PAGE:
My Backing Up Workflow aka ‘My Battle with Paranoia’

Written by: Glyn Dewis

Published: October 29, 2010

Category: General

“Hard Drives are only ever in one of two states…failing or about to fail” ~ Unknown

Now I’ve no idea who it was said this but it’s something that’s stuck with me and I’ve no doubt has contributed to my paranoia about backing up, but then as a photographer I don’t think I’m alone. Certainly the experience of having a hard drive fail on me earlier in the year didn’t help…despite Apple’s Time Machine saving the day.

Workflow is something that’s very personal born out of previous experiences & recommendations but also something that’s forever evolving in the search for the perfect solution. Speaking for myself I’ve been looking for a better way of doing things for sometime now as I’ve come to realise that the attitude of “That’ll do” maybe isn’t the way to be.

My Backing Up Workflow
Over the past few months I’ve made a few changes with my Workflow….both in Post Production and with Backing Up, so I thought I’d share my own Backing Up Workflow with you here. Now I understand that we all do things differently but this is what I’m doing (at the moment) and I’ll bet you any money it’ll change again at some point in the future; such is the way in the digital world.

Point of Capture
More and more I’m shooting tethered to my MacBook Pro with images going directly into Lightroom but of course there are also the shoots when I’m shooting directly onto the cameras memory cards so here’s what I do in both of those situations:

Direct to the camera
One of the many things I love about shooting with a Nikon D3 is that there are slots for two (2) memory cards and consequently a few choices as to how to the camera uses them. One way is so that you have the second card act as an overflow so you have more space to store files as you shoot and another is to have RAW images appear on one card and the same images in JPEG format written to the other.

Now I always shoot in RAW so what I do is choose the other option which is to have the camera write identical images on both cards so immediately at the point of capture I have a backup. Setting up the D3 to perform this backup is really simple and accessed via the SHOOTING MENU:

Before I was shooting with a Nikon D3 I used to use an Epson P5000 Multimedia Player to backup the cards immediately at the end of the shoot but to be honest it seemed to take forever so I stopped using it. I know now that Epson have since updated this unit to the Epson P7000 which is a massive improvement and very popular so who knows in the near future I may well go back to using one.

Shooting Tethered
Whenever I’m shooting in the studio and more increasingly ‘on location’ I’m shooting with my Nikon D3 tethered to my MacBook Pro with images going directly into Lightroom, but the one thing I’m not keen on is the fact that the images are not written to the memory cards. So to make sure that I’m as safe as possible I have an external Hard Drive attached to the MacBook Pro also. This 500Gb Hard Drive is partitioned, giving over 400Gb to Time Machine and the remaining 100Gb to image files.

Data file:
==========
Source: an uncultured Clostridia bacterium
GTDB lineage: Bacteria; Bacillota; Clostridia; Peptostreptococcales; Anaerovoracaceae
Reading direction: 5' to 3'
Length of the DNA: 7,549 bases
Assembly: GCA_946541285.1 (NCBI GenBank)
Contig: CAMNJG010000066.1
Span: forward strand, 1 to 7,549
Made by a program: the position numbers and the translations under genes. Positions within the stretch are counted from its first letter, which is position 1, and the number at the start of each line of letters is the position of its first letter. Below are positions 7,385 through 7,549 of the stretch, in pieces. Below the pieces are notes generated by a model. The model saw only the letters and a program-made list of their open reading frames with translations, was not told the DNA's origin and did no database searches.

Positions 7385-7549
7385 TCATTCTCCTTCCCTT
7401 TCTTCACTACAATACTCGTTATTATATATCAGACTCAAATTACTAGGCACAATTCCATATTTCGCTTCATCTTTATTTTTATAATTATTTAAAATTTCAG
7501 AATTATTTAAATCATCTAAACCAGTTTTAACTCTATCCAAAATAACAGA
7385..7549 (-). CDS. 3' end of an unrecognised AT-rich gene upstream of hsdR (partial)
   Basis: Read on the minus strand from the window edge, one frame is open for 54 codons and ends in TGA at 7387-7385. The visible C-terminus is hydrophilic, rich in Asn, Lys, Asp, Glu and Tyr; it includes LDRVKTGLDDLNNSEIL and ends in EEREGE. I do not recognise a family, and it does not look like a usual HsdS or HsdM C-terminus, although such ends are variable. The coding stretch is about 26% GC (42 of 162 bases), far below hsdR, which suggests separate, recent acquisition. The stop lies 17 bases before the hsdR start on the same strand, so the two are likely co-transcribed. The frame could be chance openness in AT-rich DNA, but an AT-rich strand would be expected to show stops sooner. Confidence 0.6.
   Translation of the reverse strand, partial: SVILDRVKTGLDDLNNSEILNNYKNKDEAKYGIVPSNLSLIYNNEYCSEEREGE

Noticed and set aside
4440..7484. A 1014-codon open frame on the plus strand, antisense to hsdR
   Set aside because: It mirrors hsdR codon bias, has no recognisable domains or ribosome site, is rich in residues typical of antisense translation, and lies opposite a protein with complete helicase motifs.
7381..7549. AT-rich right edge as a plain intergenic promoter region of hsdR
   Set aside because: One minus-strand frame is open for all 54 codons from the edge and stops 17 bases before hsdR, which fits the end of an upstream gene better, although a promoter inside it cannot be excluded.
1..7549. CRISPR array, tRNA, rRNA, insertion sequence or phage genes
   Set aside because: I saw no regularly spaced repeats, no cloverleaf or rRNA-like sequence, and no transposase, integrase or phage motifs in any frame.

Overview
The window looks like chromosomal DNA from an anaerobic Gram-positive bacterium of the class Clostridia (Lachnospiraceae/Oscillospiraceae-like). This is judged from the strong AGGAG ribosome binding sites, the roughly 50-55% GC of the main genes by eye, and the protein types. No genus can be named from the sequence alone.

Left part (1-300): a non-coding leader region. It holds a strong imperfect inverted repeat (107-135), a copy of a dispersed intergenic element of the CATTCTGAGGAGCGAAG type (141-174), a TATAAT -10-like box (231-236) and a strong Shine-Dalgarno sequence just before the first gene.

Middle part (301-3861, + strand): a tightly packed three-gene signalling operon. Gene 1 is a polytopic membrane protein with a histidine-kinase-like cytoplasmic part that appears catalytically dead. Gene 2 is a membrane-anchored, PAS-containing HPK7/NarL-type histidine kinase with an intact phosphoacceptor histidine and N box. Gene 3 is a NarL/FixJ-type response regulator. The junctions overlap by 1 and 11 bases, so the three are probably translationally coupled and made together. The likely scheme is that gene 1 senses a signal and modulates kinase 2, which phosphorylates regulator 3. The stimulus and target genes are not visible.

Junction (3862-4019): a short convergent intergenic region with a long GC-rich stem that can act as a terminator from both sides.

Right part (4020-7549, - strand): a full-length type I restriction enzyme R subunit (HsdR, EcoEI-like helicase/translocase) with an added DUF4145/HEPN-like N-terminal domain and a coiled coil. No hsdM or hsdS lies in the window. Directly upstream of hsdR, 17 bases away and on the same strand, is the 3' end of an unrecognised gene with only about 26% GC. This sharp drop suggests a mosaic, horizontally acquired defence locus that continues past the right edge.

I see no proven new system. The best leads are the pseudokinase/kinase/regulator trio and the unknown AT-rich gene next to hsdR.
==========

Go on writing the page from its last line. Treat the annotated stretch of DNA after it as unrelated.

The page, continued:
Basically as I shoot, images appear in Lightoom and those original files are written onto the MacBook Pro’s Hard Drive. As this happens I use a piece of software called SuperDuper to then Backup those original files on to the external Hard Drive, so now I have two(2) versions of the same image. Finally, every hour the whole system is backed up using Time Machine incase the unthinkable happens:

This whole process happens automatically leaving me to just keep shooting and the only thing I manually do is to make another Time Machine backup when we’re all finished and packing up.

Importing & Backing Up
Ok so once the shoot is over the next stage is to get the images into the main computer for sorting through and Post Production.

I use a superb piece of software called Photo Mechanic for importing the image files directly into a folder on my desktop which I have named ‘PM_IMPORT’ and the reason I use Photo Mechanic for importing the files is that it’s blisteringly fast. I used to import files directly into Lightroom but always found it a slow process plus another advantage of Photo Mechanic is that I can import from more than one card reader at a time.

*Note: If I’ve been shooting tethered then the files are imported directly off the MacBook Pro’s external Hard Drive which I connect to the iMac.

Ok so to explain the above workflow diagram…

  • Image files are imported off the memory cards and/or the external Hard Drive via Photo Mechanic into a folder on the desktop called “PM_IMPORT”
  • I’ll then sort through these RAW files selecting the ‘keepers’ and it’s these ‘keepers’ that are then imported into Lightroom.
  • All of the RAW ‘keeper’ files are then backed up onto the Drobo, andย Time Machine is activated manually to create an entire system backup.
  • The folder in which all the RAW files from every shoot are stored is backed up ‘off site’ automatically using Carbonite; a superb online utility that uploads your files to a secure server when your computer is inactive…that way it doesn’t interrupt your internet speed if you’re browsing the web, using email etc…
  • Finally I burn a copy of the RAW files onto a DVD and store this in a Fire Proof Safe, and also make a copy of that DVD and store it off-site.

* I also have an external Hard Drive that is used to automatically back up Time Machine using SuperDuper.
* Backing up onto DVD used to be all I did but having heard that DVD’s might degrade over time I thought it about time for a new way of doing things)

Once this whole process has gone through, then and only then will I format the memory cards and/or delete the files off the MacBook Pro’s external Hard Drive.

Now there are things that I do at a later stage once I’ve gone through all the Post Production such as exporting all the edited images to their own folder and backing this up on the Drobo, Time Machine and Carbonite. That’s something I do since I had a catalogue corrupt in Lightroom and all my edits were lost; like I said workflow is born out of experiences ๐Ÿ™‚

โ€ข ย  ย  โ€ข ย  ย  โ€ข

So there you have it, my own personal backing up workflow which like I said at the beginning I’m sure will change over time but for now I’m quite happy with this.
BIG thanks to everyone on Twitter that recommended some of the utilities that I’m now using such as Carbonite and SuperDuper; awesome bits of kit!